I had to travel for work last week, which meant that my husband was home solo with all four kids from late Sunday morning through Friday night. This is the first time either of us has been alone with all the kids for that long. If I’m being honest, the idea of solo parenting scares me. Not that I can’t do it, but it’s just nice knowing that you have backup. I give single parents a ton of credit because it’s hard work on its best day.
So I left town on Sunday, and my husband and the kiddos were left to fend for themselves for six days.
There was a time, back when there were fewer kids, when I would have spent days in advance preparing every detail of what needed to be done while I was gone. I would have prepped meals, packed lunches, laid out outfits and gone over detailed instructions with my husband on who needed what and when. But the thing is, my husband is an amazing parent. He participates in the day-to-day functioning of our family. He’s a grown man who is smart, responsible and capable. He doesn’t need instructions on how to take care of his own children. I had full confidence in his abilities and even though I knew it wouldn’t be easy, I knew it would be fine.
I did find myself apologizing to my husband that I had to leave for so long. To this he responded that he wasn’t afraid of the children. This made me laugh because, if I’m being honest, there are times when I’m afraid of them. They can be overwhelmingly demanding. And there are four of them, so even when both parents are present, we’re totally outnumbered. But my husband was adamant that he wasn’t scared of them. He’s a better parent than I am.
And I’ve made it a rule for myself not to micromanage their time together when I’m not around. I know they’ll be fed and clothed (and maybe bathed), and that’s what matters. Upon my return I don’t make my husband run down everything they did while I was gone either. I don’t ask what they ate and judge the lack of vegetables. I don’t ask why they’re wearing mismatched outfits and point out that most of what they own is part of a matched set. Because in the end, it doesn’t matter. I think it’s good for the kids to spend time with dad and learn that he does things different than mom. And that that’s OK. We do things different because we’re different. One way isn’t right. I think it strengthens their relationship to spend that time together, free from intervention from mom and her ideas of what is best.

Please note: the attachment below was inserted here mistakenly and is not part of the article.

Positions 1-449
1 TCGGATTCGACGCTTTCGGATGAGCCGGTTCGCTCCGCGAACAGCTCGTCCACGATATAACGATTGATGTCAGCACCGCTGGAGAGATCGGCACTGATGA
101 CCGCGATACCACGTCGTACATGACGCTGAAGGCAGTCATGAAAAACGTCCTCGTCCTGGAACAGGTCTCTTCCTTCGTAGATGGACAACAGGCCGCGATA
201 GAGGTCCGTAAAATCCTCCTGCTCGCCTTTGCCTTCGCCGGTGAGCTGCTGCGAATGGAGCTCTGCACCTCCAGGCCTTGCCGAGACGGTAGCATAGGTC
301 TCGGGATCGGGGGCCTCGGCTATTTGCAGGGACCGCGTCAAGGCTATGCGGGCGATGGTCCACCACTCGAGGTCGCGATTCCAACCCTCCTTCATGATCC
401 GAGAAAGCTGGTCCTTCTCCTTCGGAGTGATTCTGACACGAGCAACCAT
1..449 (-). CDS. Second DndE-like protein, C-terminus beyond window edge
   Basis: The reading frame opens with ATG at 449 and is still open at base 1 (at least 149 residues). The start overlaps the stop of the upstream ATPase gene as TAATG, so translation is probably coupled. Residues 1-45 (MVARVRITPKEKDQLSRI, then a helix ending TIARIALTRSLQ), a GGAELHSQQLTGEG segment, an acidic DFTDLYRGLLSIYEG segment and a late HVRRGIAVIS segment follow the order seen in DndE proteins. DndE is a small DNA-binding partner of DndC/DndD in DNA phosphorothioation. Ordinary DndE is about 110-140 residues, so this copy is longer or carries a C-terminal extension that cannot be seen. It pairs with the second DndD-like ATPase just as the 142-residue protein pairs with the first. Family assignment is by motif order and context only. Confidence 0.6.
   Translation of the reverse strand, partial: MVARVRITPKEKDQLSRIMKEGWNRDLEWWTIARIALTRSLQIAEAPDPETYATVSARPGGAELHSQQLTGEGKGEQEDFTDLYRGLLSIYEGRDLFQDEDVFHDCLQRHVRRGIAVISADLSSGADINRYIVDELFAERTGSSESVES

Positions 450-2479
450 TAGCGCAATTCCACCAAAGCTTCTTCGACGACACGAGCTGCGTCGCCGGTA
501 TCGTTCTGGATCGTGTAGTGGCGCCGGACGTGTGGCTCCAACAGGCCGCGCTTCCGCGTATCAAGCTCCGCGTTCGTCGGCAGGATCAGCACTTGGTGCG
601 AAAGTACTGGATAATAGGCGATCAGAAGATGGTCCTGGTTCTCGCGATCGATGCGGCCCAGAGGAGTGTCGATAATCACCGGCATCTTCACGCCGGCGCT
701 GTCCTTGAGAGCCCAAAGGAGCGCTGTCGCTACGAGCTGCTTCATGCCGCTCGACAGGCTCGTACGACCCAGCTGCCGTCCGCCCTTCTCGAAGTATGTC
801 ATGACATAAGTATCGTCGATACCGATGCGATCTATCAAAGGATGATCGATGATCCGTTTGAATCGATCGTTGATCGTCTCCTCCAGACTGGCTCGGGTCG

While I was gone I made a point to FaceTime the kids first thing in the morning and before bed each day. They mostly spent this time screaming and arguing over whose turn it was to hold the phone. Because he who holds the phone, holds the power. Or something like that. Then they’d chase one another around, still screaming, so that all I was able to see and hear were blurs of flailing arms and the wails of the upset non-phone-holders.
After a few days of this, my husband made requested that I not call anymore while the children were awake. He explained that they didn’t realize that they missed me until I called, but once I called and they realized that I was gone, they would lose their minds and cry for long after our conversation had ended. So, because I love my husband and didn’t want to make his solo parenting experience any more difficult that it had to be, I stopped calling.
A week is a long time to be away. By Friday I was ready to go home and see the sweet faces I’d been missing all week. And while he’s not afraid of the children, I think my husband was happy to see the end of his solo parenting term.